After the U.S. Constitution was adopted, Leland rejoiced that it would be possible for a "Pagan, Turk, Jew or Christian" to be eligible for any post or office in the government.7



1 William R. Estep, ed.  Anabaptist Beginnings (1523-1533): A Source Book.(Nieuwkoop:  B. de Graaf, 1976), p. 51.


2 H. Leon McBeth, ed., A Sourcebook for Baptist Heritage.  (Nashville:  Broadman Press, 1990), p. 72.


3 Perry Miller, Roger Williams:  His Contribution to the American Tradition.  Atheneum, 1962, p. 98.


4 Ibid., p. 83.


5 H. Leon McBeth, ed., A Sourcebook for Baptist Heritage.  (Nashville:  Broadman Press, 1990), p. 175.


6 L. F. Greene, ed.  The Writings of John Leland. New York:  Arno Press, 1969, p. 184.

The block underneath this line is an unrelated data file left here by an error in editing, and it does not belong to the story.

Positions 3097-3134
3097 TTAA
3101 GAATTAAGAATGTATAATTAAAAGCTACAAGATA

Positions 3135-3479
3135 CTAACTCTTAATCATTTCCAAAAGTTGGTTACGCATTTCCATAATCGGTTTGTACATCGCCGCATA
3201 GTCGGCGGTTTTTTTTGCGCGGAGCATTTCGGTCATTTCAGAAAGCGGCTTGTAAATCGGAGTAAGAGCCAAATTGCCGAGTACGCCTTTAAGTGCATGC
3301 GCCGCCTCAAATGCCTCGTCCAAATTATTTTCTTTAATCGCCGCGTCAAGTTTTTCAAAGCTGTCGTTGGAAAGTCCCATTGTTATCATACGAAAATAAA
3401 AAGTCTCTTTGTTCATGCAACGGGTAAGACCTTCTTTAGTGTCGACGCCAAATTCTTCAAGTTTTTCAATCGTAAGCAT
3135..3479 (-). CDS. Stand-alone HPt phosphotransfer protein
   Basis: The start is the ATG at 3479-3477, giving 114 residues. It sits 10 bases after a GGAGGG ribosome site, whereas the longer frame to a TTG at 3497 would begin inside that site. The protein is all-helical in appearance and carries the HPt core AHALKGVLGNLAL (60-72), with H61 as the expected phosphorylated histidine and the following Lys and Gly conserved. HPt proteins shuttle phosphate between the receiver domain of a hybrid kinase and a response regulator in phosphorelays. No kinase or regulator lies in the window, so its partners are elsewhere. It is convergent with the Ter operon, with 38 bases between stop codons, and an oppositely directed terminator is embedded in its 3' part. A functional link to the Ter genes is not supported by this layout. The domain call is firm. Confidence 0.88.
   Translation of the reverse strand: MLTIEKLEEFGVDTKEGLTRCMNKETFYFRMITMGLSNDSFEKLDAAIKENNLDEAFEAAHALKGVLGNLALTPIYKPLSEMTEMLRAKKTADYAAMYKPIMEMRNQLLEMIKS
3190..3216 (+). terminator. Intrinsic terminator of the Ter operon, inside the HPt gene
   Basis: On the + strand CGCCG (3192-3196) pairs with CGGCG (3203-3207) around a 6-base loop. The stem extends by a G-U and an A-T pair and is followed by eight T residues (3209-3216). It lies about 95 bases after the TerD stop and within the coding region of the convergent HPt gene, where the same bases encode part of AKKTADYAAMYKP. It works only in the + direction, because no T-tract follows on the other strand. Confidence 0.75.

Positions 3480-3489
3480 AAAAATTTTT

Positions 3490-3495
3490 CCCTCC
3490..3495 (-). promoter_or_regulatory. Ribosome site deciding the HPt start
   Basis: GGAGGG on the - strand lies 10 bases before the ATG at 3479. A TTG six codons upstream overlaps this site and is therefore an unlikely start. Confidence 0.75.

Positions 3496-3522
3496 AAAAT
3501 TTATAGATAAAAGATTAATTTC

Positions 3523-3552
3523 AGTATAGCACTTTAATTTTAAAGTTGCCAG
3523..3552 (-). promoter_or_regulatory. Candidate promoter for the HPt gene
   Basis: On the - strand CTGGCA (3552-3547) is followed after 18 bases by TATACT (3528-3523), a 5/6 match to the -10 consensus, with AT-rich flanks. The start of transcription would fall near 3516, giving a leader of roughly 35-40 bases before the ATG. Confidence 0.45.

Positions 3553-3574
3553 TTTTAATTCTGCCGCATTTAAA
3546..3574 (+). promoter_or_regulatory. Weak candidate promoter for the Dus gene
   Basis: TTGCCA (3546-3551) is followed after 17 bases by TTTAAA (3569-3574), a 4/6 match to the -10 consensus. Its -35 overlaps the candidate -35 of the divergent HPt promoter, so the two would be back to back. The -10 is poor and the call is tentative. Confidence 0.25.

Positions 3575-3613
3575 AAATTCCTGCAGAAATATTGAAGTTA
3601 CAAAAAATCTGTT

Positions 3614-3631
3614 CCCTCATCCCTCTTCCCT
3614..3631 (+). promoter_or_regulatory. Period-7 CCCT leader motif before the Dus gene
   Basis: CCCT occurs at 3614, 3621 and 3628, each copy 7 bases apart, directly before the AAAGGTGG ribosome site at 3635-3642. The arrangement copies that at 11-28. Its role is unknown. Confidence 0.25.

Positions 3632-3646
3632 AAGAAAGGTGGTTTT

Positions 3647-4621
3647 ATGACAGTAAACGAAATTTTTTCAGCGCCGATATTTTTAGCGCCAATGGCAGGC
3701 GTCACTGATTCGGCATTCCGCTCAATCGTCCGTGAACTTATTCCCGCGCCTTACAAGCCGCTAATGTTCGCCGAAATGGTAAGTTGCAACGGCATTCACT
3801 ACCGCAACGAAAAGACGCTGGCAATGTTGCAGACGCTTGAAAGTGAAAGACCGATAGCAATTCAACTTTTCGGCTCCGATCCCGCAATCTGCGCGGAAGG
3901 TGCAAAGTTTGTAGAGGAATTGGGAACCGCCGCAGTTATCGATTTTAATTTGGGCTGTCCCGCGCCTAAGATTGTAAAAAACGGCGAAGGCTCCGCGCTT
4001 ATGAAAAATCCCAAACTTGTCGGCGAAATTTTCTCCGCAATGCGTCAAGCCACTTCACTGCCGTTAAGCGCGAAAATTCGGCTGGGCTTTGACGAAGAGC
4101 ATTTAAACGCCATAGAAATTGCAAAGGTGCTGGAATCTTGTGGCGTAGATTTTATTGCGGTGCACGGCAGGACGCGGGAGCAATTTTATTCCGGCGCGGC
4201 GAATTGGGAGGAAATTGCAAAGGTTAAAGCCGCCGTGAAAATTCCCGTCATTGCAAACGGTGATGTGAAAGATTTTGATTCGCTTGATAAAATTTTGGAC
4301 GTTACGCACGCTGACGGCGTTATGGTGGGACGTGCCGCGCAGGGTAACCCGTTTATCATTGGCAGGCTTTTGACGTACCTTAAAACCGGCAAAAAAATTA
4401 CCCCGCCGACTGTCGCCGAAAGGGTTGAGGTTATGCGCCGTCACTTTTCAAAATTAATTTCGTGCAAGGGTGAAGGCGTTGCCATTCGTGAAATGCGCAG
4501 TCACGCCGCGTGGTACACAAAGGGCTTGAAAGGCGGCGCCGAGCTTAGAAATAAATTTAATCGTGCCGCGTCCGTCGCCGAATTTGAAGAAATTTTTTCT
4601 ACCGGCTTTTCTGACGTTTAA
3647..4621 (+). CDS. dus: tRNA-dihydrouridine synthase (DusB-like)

7 Ibid., p. 191.


Help us Identify Early Advocates for  Separation of Church and State.

Please send us quotations, references and pictures (if possible) of early advocates for Separation of Church and State from you faith tradition.  We will be publishing such information in future issues of the First Amendment Advocate.


Home ] Up ]


"Congress shall make no law respecting an establishment of religion, or prohibiting the free exercise thereof”

Copyright © 2003 Americans United -- Oklahoma Chapter  P.O. Box 892747 Oklahoma City, OK 73189.   Phone and Fax:  405-632-0037   Send mail to jhuff@auok.org with questions about the Oklahoma Chapter of Americans United for Separation of Church and State


Send mail to bprescott@auok.org with questions or comments about this web site.